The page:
Nurture Your Dreams


If I could share 500 words to inspire, this is the important wisdom I'd want to pass along to others...

  • This inspiration is a bit different in that it was written by me from an interview with Cirque du Soleil founder and CEO, Guy Laliberté, while he was at the cosmonaut training facility in Star City, Russia. Guy was heading to the International Space Station for two weeks and entered quarantine the day after our interview.

    You really should listen to our interview- I believe it’s one of the best we’ve ever featured. Below is the inspiration that Guy shared with me, paraphrased just a bit. Enjoy!

    Gail Lynne Goodwin, Ambassador of Inspiration for

    When I came up with the idea for Cirque Du Soleil, people told me more than once that I was crazy. We were big dreamers with a lot of guts. The first few years were difficult because we had little experience, but with persuasion, dedication and belief in our dream we succeeded.

    When I shared my vision, people told me that I was crazy- in a good sense. Crazy because they didn’t think I’d be able to pull it off. Friends supported me and the bankers thought I was crazy and even then we still pursued it.

    Instead of being discouraged, I looked for another way. I’ve always said that there are many ways to enter a house. if the front door is closed, there’s always the back door or a window that’s open a crack. So I kept looking for a crack to be able to enter the world I wanted to be in. And I got a couple of breaks. Eventually, I found a banker who was as crazy as we were.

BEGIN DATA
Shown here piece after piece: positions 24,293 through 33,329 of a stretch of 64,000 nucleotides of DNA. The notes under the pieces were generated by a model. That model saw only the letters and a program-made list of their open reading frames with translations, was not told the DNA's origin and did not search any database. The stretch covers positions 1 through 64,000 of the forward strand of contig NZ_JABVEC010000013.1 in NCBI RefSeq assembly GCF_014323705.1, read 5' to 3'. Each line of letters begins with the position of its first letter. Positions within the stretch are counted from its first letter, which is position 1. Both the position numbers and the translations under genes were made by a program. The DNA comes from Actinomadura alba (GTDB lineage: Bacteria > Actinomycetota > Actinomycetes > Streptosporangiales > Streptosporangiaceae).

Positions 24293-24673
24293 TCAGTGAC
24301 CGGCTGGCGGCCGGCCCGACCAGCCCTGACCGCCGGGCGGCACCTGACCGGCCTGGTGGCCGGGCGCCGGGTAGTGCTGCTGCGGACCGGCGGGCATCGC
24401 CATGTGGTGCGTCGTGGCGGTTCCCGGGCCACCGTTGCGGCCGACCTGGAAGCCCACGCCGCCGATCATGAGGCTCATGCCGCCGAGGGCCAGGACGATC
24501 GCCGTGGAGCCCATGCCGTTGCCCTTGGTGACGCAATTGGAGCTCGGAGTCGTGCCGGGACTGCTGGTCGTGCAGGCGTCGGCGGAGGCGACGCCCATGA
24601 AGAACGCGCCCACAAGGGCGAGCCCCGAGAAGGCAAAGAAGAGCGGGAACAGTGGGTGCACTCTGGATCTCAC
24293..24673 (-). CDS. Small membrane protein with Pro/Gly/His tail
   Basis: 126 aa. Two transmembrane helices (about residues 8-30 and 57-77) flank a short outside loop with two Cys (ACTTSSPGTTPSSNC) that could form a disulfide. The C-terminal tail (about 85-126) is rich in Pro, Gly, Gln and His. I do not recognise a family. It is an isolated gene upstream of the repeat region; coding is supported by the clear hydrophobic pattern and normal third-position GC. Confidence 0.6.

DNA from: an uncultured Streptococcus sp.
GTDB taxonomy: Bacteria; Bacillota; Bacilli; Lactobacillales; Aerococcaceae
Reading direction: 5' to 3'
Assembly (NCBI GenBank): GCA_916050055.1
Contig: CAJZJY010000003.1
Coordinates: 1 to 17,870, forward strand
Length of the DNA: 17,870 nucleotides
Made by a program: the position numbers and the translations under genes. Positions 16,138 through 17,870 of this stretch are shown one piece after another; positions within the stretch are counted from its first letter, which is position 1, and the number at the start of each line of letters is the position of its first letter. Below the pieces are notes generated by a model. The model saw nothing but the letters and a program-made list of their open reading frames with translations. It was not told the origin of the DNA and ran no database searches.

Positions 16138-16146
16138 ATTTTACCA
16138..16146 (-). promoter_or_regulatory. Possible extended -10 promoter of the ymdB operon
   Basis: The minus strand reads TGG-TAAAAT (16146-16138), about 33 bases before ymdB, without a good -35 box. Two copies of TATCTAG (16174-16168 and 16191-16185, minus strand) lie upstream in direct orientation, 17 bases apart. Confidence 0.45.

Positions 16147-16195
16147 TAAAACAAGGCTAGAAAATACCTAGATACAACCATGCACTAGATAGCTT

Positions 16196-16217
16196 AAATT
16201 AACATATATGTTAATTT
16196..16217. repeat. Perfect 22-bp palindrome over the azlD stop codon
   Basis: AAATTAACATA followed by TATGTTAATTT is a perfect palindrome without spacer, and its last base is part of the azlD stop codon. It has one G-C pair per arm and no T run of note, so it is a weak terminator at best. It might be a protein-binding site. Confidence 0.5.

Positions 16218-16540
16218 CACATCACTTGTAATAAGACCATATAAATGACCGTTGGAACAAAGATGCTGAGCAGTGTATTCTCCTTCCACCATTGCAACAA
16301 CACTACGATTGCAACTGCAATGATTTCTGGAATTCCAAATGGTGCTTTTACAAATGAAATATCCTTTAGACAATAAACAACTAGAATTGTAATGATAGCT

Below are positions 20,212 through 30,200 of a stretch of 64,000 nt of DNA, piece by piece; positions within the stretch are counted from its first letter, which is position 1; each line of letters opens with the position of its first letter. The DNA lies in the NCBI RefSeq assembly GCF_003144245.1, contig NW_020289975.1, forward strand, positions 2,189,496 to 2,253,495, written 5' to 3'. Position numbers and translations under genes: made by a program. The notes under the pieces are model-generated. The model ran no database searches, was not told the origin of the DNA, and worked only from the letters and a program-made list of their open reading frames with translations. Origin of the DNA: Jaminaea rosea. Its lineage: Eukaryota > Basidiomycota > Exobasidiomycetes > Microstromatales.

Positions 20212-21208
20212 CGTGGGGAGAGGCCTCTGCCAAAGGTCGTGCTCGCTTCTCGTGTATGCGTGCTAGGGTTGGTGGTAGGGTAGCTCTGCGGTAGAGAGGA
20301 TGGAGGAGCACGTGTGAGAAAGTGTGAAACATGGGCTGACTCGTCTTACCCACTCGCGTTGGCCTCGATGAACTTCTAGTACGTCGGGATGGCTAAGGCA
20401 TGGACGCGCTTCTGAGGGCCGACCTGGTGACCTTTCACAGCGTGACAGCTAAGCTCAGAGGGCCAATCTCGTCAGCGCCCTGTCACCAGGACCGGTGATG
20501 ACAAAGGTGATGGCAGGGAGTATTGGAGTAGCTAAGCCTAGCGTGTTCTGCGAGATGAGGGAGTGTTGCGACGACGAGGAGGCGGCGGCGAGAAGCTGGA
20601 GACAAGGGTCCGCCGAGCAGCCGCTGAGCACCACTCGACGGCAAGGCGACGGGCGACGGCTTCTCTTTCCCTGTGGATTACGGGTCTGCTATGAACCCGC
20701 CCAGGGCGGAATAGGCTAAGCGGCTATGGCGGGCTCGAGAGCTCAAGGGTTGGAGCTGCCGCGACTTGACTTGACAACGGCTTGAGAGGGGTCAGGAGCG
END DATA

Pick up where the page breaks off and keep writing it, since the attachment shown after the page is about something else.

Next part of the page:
We got the support of the public and positive reviews in the media. The first couple of years were very hard work, but we were doing it and we were having fun. We were following our dream of traveling and entertaining people.

    A dream or crazy idea is like a plant you want to grow. You have to be a good gardener. You have to nurture, take care of and feed it everyday. It sounds easy, but I don’t believe things come very easily- you must believe in and nurture things to make them happen. Be a good gardener of your dream and it will happen.

    We all have dreams and as kids we’re full of fire and energy. There are so many barriers and obstacles in life that you need courage to succeed. Don’t be afraid to hit the wall, but just keep going. You need to find the strength to get up again and convince the people you need to convince to make it happen.

    From mentors, I learned the importance of honesty and values. My mentors taught me to believe that I could achieve what I wanted in life- without compromise.

    I learned to evaluate the danger but to not nurture the fear. There is a very clear distinction on this. When you define your life, it’s important that you learn how to evaluate things before you make a decision. When you’re young and strong you jump in. As you age you have to be a little bit wiser.

    Evaluating things before you make a decision is a very important thing in life. For when you nurture fear it will come and visit you and that’s something I can’t afford and don’t want to get into. I stick with evaluating the danger instead.

    As a young man on a trip abroad, I realized I was a privileged person because I had three meals a day. Once I was grateful for the basics, everything else that showed up in my life I considered a privilege. By focusing on the good in your life and being grateful for what you have, more good will come to you.